Great. And then I guess for Van, how should we think about interest expense for 2013 and particularly, in the second half versus the first half? I know there's going to be some moving parts there with potential debt reduction, but also some rate increases. How should we think about sort of interest expense into that first half versus second half?

Van A. Welch

Steven, I would expect that the first half is going to be running a bit higher than the second half. We ended the year around $300 million total debt. We took that debt down further, as I mentioned, on the Omani proceeds. We're going to continue, as we talked about in the guidance, of further debt reductions. I would look at -- if you look at the guidance, we ought to be into the $200 million to $250 million range in terms of total debt. I also mentioned in the prepared remarks about the -- accessing the market. We're going to be -- we're currently evaluating options right now in terms of looking at our credit facility. We -- our credit facility is going to become current on July 1 of this year, as well as our term loan. It's our practice that we do something prior to that. And the -- what's being offered out there in the markets, there's a high-yield market and other types of debt. It's a pretty good time to go out and to entertain that. So we're evaluating that with our advisors currently, and I would expect that we'll get something done prior to that debt and credit facility becoming current.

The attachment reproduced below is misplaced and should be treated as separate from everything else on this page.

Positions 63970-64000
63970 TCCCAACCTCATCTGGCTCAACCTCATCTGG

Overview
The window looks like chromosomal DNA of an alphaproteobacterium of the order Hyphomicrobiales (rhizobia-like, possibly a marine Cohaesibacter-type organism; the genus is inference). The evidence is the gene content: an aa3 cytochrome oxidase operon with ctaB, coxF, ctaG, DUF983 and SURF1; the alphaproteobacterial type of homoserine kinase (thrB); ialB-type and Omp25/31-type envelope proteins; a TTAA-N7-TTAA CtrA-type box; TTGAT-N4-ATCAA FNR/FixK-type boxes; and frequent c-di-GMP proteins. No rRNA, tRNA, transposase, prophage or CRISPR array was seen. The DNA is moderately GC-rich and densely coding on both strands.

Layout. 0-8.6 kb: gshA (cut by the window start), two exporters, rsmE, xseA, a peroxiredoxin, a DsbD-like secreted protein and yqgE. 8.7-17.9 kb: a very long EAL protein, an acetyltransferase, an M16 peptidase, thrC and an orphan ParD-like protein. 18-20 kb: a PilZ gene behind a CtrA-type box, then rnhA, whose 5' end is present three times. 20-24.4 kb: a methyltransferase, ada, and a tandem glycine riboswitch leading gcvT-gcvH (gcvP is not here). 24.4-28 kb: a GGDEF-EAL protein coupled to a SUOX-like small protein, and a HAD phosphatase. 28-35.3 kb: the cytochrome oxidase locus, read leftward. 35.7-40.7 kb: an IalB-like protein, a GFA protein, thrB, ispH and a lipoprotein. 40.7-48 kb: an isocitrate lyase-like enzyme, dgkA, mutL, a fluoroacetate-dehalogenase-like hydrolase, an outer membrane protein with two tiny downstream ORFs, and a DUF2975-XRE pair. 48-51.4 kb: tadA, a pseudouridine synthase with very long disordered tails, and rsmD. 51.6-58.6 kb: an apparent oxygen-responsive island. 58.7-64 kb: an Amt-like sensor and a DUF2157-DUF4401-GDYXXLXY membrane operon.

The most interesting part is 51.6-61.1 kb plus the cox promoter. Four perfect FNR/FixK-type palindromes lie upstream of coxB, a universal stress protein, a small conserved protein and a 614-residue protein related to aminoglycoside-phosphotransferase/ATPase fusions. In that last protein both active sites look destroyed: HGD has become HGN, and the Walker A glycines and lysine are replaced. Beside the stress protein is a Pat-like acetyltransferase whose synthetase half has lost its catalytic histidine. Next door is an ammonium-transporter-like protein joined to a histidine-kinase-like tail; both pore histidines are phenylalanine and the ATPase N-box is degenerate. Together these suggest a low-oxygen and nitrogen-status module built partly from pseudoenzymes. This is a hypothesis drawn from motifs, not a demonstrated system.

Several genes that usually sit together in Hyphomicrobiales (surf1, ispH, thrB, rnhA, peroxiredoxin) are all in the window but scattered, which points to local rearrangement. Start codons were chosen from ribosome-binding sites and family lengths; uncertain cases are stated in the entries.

Operator

And our next question does come from the line of Jase Scott with Johnson Rice & Company.

John A. Scott - Johnson Rice & Company, L.L.C., Research Division

Just some more on the debt. Your debt reduction target of $50 million to $100 million, now I understand you guys sold Oman, put $34 million towards that. But taking the midpoint of your debt reduction guidance assumes another $40 million of debt reduction. Now I was just curious, do you think the sale of Hawkeye gets you there? Or do you think that you'll need to do something else to get it to that midpoint?

Van A. Welch

Well, I mean, certainly, in -- we're in the process -- just on Hawkeye, just as a note, we've -- we are talking to interested parties. We do have a data room and we do have an investment banker that's giving us advice. I don't want to tip a hand in terms of price there, but I will tell you that if you look at the net book value of the assets, it's around $38 million. And I would say the fair market value of that is probably higher just from a straight value of assets. I'll leave it at that.

John A. Scott - Johnson Rice & Company, L.L.C., Research Division

I figure I'd try. How's the Utility T&D market in Texas? And do you think you're going to expand geographically outside of Texas now that you're getting out of the Northeastern market, or where do you see that business going?

Robert R. Harl